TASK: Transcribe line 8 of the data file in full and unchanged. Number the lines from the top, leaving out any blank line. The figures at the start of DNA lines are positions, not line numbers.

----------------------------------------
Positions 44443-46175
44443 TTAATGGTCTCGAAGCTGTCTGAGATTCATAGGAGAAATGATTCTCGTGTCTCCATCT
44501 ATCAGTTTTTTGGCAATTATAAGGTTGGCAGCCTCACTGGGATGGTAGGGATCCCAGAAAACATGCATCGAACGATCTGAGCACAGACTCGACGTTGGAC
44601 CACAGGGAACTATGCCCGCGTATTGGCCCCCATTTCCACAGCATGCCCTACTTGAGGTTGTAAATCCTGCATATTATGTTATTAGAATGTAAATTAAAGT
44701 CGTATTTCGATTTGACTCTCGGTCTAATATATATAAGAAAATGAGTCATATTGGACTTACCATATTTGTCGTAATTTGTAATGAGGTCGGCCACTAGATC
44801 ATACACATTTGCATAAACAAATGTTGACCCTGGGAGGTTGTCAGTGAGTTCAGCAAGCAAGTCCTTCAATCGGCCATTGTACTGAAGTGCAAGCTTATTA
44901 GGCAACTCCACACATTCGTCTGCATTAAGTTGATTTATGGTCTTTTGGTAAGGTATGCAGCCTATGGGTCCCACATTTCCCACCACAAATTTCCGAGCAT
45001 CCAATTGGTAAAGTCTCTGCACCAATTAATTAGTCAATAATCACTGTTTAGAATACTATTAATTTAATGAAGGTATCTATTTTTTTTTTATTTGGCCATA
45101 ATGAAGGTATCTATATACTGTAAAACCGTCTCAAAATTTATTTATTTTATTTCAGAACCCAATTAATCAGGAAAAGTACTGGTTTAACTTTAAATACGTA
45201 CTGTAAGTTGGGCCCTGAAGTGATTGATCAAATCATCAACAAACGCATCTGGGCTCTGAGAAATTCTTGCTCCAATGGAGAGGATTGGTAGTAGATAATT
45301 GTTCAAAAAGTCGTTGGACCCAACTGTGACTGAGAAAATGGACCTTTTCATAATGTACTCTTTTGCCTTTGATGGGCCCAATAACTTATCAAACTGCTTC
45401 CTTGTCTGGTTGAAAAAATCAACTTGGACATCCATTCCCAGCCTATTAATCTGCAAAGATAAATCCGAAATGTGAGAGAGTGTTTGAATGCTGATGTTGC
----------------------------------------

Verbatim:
45001 CCAATTGGTAAAGTCTCTGCACCAATTAATTAGTCAATAATCACTGTTTAGAATACTATTAATTTAATGAAGGTATCTATTTTTTTTTTATTTGGCCATA